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Summary of the 5 main points The main guidelines for the technique
 

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The voice is a subtle but fragile instrument.
What opera singer has not had a hoarse voice due to overwork, which can have severe consequences?
Yva Barthélémy
having realised during her career as an opera singer how fragile a voice can be, started seeking logical and rational ways of ensuring the perfect training, overcoming tiredness and allowing the singer’s voice to blossom. The originality of her method is based on a deep knowledge of human anatomy and physiology more precisely the vocal apparatus and its workings.
Hereditary factors require specific modifications for each singer’s needs. The authorised teachers have been trained to adapt to such physiological differences amongst their students. When one realises that even the tiniest sound activates more than 300 muscles, it is important to strengthen the extrinsic laryngeal muscles (which connect the larynx to the adjacent organs) in order to render the glottal activity more reliable and effective.

These muscular development exercises must be done at the same time as special vocalic and syllabic exercises which permit safe vocalisation. The practice of the exercises must respect the right sequence because they have been developed to warm up the voice, to improve suppleness and to reinforce the complex muscular mechanism of singing. Statics, respiration and breathing are used thoroughly in combination with the facial muscles, neck muscles and the larynx.

These exercises build the framework of sound vocal technique.

Opera singers’ voices will thus attain their plenitude as well as being sure of a priceless longevity.
 
yva barthelemy  

Main points of the technique

I. WARMING UP PHONATORY MUSCLES
- Articulation :
Exercises for superficial and deep facial, tongue and lip muscles etc.
masseters, risorius, zygomatics and the articulatory lip mass.

 
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  - Respiration :
Exercises for thoracic, abdominal, dorsal, diaphragmic muscles etc…
- Support :
Exercises for the neck muscles, the suspensory system of the larynx and for strengthening the sternocleidonastoid muscles, dorsal muscles etc…
- Phonation :
Exercises for the vocal cords in different positions because of the mobility of the thyroid cartilage.

See the complexity of the muscular structure surrounding the vocal chords.
 
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II. BODY POSITIONING
- Statokinetic exercises for the head, neck, shoulders, abdomen and back, in order to achieve the ideal positioning of the internal instrument.

- Exercises for the 4 keys back points. This posture was  studied for ten years. The “4 points” are connected to three vertebrae in the back (2 in the spine and 2 in the nape of the neck) which allow the voice to express itself completely.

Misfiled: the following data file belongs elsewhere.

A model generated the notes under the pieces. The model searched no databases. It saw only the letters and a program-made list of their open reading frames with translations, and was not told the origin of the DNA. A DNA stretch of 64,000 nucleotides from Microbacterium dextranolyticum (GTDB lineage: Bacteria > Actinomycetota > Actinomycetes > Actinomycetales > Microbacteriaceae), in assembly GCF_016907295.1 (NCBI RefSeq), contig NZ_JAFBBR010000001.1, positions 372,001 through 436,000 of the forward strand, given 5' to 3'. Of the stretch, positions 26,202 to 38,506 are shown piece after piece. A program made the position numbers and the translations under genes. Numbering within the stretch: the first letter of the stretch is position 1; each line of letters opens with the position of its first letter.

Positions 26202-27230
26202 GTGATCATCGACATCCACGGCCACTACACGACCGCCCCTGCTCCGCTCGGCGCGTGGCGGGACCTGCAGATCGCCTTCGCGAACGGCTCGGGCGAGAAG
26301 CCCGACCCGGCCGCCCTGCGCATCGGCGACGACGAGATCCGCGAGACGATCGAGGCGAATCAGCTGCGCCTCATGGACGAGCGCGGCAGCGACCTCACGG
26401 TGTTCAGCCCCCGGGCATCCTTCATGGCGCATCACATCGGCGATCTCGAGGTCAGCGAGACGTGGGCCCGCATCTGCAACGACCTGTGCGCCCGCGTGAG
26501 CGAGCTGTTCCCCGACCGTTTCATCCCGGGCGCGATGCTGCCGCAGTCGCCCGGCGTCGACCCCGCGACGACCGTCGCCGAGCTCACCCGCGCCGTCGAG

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III. RESPIRATORY TRAINING Focussed on diaphragmatic movements.

IV. DECONSTRICTION AND APERTURE OF THE LARYNX
They facilitate the vocal instrument’s mobility. This is particularly important as the larynx is where somatic emotions (lump in the throat, stage fright, stress, anxiety, tension etc) are located.

V. THE MOBILITY OF THE TONGUE
If the 17 tongue muscles are constricted, they could prevent clear expression.
Exercises to improve the suppleness of the muscles and correct posture will liberate the voice.

VI. VOLUNTARY DILATATION OF THE MUSCULAR AND MEMBRANOUS RESONANT SPACES Buccal pharynx, larynx, mouth, nostrils and internal nasal space.

VII. MOBILISATION OF THE THYROIDAL CARTILAGE
The vocal chords are attached to the thyroidal cartilage by their fixed frontal extremities. When this cartilage moves from an upward to a downward position, the resulting changes in the vocal chords become tenser and thicker. Increasing and facilitating their mobility improves and reinforces vocalisation.

VIII. STRENGTHENING THE INTRINSIC LARYNGEAL MUSCULATURE
This makes the passage to the voice in the chest or head easier, which is particularly difficult for mezzo, contralto and tenor voices as they specifically utilise the voice in the head.

IX. VOCALISATION
Syllabic and vocalic vocalisation, which is always gradual, follows muscular training. It includes a specific selection of singing exercises which constitute the warm up phase of the vocal apparatus.

- Pharyngobuccal positioning and modification of high-pitched vowels permit “the covering of sounds” required to protect the vocal organ.

- The conjunction of the lowering of the larynx and the facial elevators reinforces vocalisation.

- Tied sounds, staccatos, finding the appoggio contribute to enhanced performance.

 
  technique vocale yva barthelemy  
  technique vocale yva barthelemy  
technique vocale yva barthelemy  
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Illustrations : Josée Bougault-Barthélémy

 
 

© yvabarthelemy 2008 - 2013
 
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